Wilson Kipsang and Kenenisa Bekele during the Berlin Marathon (© Organisers / Victah Sailer)
Kenenisa Bekele will join Kenyans Eliud Kipchoge and Wilson Kipsang at the BMW Berlin Marathon, an IAAF Gold Label Road Race, on 24 September, organisers have announced.
The addition of Bekele, the second fastest marathoner of all-time, adds even more power to an already high calibre field which now includes three of the distance's five fastest men.
Kipchoge's avowed intention is to break the 2:02:57 world marathon record set by his compatriot Dennis Kimetto in Berlin in 2014. Kichoge had a kind of “lab test” at the beginning of May when he ran an unratifiable 2:00:25, the fastest time ever for the marathon distance, on the Formula One circuit of Monza in Italy. But this feat was achieved with the help of a team of substitute pacemakers who also formed a wind shield from start to finish.
Under normal race conditions a maximum of three pacemakers is permitted and no substitutes are allowed.
"In Monza I was so close to breaking the two-hour barrier," Kipchoge said. "The Berlin Marathon represents for me the right opportunity to attack the official world record."
At 32, Kipchoge can look back on a long and successful career as a long distance runner. He won the world 5000m title in 2003, silver and bronze medals at the Olympic Games over the same distance in 20'04 and 2008 respectively and is the reigning Olympic marathon champion, thanks to his victory in Rio last year.
Meanwhile, the greatest day thus far in the 35-year-old Kipsang's career came in the 40th edition of this race when he took 15 seconds off the 2:03:38 world record set by his compatriot Patrick Makau. But Kipsang's world record of 2:03:23 stood for just 12 months. In 2014 Kimetto became the first man to run the marathon in under 2:03 with his 2:02:57 on Berlin's renowned fast course. That remains the world record.
Last year in Berlin, Kipsang ran ten seconds faster than his world record but it was only good enough for second place behind Bekele. The Ethiopian set a personal best of 2:03:03, just six seconds shy of the world record. Kipsang had pushed the pace during the race's second half but didn't have the strength to match Bekele's finishing speed over the last two kilometres. But last year's race left Kipsang with the conviction that he still had another very fast marathon in his legs, something he wants to prove next month.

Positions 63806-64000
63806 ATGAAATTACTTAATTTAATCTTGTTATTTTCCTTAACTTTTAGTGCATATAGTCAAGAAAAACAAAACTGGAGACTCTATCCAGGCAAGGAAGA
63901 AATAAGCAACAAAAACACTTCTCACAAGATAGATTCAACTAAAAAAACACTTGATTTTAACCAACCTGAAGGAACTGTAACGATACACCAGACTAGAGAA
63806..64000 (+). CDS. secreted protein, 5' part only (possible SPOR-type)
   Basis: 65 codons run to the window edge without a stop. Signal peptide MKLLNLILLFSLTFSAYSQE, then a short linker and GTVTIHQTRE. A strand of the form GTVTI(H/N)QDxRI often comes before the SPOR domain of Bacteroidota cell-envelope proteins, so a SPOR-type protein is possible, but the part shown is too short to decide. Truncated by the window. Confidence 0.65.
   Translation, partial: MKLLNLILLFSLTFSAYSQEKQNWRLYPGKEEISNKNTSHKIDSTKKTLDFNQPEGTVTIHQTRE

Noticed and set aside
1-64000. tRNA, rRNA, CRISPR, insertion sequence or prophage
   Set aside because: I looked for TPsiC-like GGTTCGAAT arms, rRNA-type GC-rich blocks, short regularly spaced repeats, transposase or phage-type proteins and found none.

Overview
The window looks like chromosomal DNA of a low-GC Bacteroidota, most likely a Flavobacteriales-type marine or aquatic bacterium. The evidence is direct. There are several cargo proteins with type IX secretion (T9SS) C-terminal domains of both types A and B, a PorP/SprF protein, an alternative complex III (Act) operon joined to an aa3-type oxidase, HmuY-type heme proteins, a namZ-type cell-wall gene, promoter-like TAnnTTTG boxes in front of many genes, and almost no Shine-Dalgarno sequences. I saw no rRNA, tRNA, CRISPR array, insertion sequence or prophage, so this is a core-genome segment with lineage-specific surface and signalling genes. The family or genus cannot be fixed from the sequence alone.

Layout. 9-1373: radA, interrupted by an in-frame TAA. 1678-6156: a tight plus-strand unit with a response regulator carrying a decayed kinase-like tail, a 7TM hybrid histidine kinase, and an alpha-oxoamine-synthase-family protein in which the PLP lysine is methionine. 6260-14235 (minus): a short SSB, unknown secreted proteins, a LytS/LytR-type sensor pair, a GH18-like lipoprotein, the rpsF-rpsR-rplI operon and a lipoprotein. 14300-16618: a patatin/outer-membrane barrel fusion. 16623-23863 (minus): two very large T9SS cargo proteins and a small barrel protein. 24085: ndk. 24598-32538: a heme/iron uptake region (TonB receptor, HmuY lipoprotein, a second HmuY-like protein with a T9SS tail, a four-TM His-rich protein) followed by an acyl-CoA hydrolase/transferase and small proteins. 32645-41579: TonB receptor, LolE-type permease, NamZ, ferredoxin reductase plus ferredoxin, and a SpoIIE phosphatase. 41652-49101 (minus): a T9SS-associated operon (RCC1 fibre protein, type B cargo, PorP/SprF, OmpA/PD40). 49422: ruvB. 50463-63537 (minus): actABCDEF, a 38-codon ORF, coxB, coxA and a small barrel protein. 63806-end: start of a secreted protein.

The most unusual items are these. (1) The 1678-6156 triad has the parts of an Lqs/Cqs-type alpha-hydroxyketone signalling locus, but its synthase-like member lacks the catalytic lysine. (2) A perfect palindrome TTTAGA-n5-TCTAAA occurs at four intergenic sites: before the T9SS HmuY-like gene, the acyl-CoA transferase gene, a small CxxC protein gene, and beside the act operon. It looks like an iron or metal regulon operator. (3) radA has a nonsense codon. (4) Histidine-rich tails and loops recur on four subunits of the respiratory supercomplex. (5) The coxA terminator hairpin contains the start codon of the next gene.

"I am highly motivated and my preparation has been more meticulous than ever," Kipsang said.
Bekele produced history's second fastest run despite suffering muscle problems several times during the second half of the race. He fought back from each bout of muscle cramp and turned his superior basic speed to winning effect at the finish.
The 35-year-old Ethiopian is the most successful long distance track runner in history. Three times an Olympic champion and world champion on five occasions at 5000m and 10,000m, he has also won 11 world cross country titles over the short and long distances. For good measure, he also holds the world records for 5000m and 10,000m.
Bekele turned to the marathon in 2014. Next month's Berlin race will be his eighth over the distance which began with a victorious debut in Paris with 2:05:04. He didn't improve his lifetime best until Berlin last year. In his most recent outing, he was second in London in 2:05:57, nine seconds behind winner Daniel Wanjiru.
"It's a dream match-up," said Berlin race director Mark Milde. "It's not often that the three strongest marathon men in the world race each other. As organisers we are crossing our fingers for good weather and thrilling competition."
Organisers for the IAAF